And BTW, Congratulations, Gina! Well done!

Nicole said...

Well said and done, Gina Girl.

CLH said...

I daresay that Excellent doesn't understand that mediocre is the wide divide between success and failure. I'm in an industry that is cut-throat competitive, and if you don't let the competition drive you to compete with yourself to crawl out of the 'mediocre' margin, that's where you stay. So seems to me, Excellent should turn that focus about someone else's success into an opportunity to learn what she can do differently in her own journey to succeed. I'm not saying that just because something worked well for you, she should do exactly that too; I'm saying that if we don't take the opportunity to learn from the success of our competitors, we destine ourselves to remain in mediocrity.

Ane Mulligan said...

I was going to stay out of this but when someone like Excellent or the person on Facebook Elaine saw complain, it smacks of sour grapes.

And sour grapes don't make good whine.

The worst part is everybody but the whiner sees that.

Michael Ehret said...

Ane, what?! Sour grapes makes for the BEST whine! Maybe you'd like some geez with your whine?

Jan Christiansen said...

As a newbie fiction writer, I am both encouraged and dismayed by your post.

Dismayed to realize how difficult it is to get representation by an agent and a publishing contract these days, but encouraged to keep on writing anyway.

Each book improves my writing skills and increases my chances of eventual publication.

Thanks for the post.

Terrie Todd said...

I'm so sorry to hear those things were said to you, Gina. The writing life is already full of enough rejection and discouragement without having to take it from fellow writers. My novel is not published (yet!) but I figure God knows when both my book and I are ready. The latter is probably a lot more important than the former, and perhaps that is what this person is missing.

Lee Smith said...

You've had a lot of excellent feedback to your post. I don't think I could add much to it but my support. I probably could have written Terrie's. So maybe I should just say, "ditto."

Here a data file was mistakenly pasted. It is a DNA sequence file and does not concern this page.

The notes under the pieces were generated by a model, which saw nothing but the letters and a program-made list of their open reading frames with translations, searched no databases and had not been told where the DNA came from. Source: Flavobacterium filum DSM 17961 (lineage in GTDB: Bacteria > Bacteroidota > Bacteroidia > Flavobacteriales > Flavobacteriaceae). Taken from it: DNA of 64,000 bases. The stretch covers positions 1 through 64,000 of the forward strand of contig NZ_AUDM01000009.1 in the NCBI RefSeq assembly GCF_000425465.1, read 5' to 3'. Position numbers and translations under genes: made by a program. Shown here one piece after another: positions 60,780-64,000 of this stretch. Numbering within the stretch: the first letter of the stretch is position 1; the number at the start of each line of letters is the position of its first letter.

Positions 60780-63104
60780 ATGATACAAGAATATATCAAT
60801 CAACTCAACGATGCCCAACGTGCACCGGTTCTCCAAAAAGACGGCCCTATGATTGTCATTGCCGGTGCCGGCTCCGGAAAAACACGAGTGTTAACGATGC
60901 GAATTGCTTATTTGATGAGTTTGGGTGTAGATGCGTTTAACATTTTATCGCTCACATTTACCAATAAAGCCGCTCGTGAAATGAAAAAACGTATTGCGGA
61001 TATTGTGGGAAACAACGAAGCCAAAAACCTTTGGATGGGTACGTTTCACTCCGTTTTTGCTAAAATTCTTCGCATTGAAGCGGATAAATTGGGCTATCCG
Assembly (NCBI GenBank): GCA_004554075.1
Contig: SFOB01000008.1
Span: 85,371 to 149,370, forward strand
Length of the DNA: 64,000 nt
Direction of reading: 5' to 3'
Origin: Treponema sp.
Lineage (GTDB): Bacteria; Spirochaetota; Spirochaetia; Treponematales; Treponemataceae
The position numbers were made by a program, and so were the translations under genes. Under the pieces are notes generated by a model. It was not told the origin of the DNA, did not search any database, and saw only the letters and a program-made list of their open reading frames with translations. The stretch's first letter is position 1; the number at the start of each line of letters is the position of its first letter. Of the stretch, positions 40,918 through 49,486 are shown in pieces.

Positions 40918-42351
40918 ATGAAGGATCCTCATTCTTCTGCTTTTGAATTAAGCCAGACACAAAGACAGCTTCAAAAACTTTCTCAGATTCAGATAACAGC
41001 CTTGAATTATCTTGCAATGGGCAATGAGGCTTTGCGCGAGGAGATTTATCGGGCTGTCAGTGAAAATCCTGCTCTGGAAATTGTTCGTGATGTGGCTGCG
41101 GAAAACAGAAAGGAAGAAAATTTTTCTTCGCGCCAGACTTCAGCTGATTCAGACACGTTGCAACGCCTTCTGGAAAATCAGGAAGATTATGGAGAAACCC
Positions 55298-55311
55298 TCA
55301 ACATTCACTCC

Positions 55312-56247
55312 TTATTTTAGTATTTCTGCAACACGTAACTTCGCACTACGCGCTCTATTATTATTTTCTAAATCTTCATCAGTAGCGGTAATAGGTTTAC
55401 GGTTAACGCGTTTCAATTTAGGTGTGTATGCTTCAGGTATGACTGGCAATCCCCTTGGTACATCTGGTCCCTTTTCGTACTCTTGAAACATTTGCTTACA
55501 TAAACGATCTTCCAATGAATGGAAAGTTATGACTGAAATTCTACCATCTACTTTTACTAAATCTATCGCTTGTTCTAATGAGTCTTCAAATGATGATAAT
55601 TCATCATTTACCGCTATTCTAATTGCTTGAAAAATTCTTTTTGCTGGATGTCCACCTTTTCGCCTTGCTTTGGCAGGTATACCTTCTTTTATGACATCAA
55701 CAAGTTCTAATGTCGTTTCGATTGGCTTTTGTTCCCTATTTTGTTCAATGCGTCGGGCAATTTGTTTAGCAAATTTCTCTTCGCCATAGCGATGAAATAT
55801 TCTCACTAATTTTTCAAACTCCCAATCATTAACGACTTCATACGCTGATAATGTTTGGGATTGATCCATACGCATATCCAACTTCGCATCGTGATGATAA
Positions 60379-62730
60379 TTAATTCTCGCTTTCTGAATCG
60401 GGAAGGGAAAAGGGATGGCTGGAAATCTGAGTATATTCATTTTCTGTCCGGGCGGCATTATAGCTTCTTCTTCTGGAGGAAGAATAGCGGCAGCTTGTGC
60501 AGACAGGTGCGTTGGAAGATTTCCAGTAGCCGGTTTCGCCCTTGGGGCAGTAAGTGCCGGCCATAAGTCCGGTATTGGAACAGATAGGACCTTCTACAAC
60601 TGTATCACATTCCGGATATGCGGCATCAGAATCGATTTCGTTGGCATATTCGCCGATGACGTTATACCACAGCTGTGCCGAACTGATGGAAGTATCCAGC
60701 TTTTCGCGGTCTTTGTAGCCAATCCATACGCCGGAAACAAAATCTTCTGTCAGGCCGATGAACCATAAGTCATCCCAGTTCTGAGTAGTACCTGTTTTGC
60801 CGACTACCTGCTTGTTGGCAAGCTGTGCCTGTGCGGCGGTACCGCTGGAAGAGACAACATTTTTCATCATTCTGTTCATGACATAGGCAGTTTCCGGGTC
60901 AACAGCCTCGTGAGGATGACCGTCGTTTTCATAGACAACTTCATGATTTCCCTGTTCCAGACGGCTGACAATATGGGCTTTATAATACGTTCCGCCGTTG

Kathy Harris said...

I haven't read Excellent's book (or maybe I have), and it may be a fantastic read. But I know Crossing Oceans is because I read it!

Gina, I love your point about supporting each other. That's the important part.

Gina Holmes said...

Thanks for the comments everyone and encouragement. Sometimes we don't truly realize until we're on the other side of the fence. I guess that goes for me as well as Excellent.

You all are a blessing.

Dan Walsh said...


You handled a very touchy subject with deftness and grace. The pastor-side of me was majorly impressed. Wise counsel. Courageous. Bridge-building, humble-hearted, kind. Yet clear and effective.

As Christian writers, at times, we must confront our own hearts. What do we truly believe? Do we believe in luck? Is that why certain author's books do well? Is it diligence, someone works hard enough, long enough, and they finally get to reap what they've sown?

Do we believe in a Sovereign God who's paying enough attention to number the hairs on our heads, cares enough to catch our tears in His jar, yet powerful enough to create galaxies (which means He is certainly not hindered by the ups and downs in the publishing world)?

One truth, Gina, proved by your post, is that God gives grace (favor) to the humble.

Well done.

Ronie Kendig said...

Eegads! I can't believe the arrogance of that email to you. Being published has been wonderful...and extremely humbling for me.

Like Mike said--May I never have so much (or so little!) success that I can't enjoy when a friend succeeds.

I am so stoked for you, Gina!!

Gina Holmes said...

Thanks Dan. That really lifted my spirits. Ronie, you are a humble soul to begin with. One of the sweetest encouragers in the biz!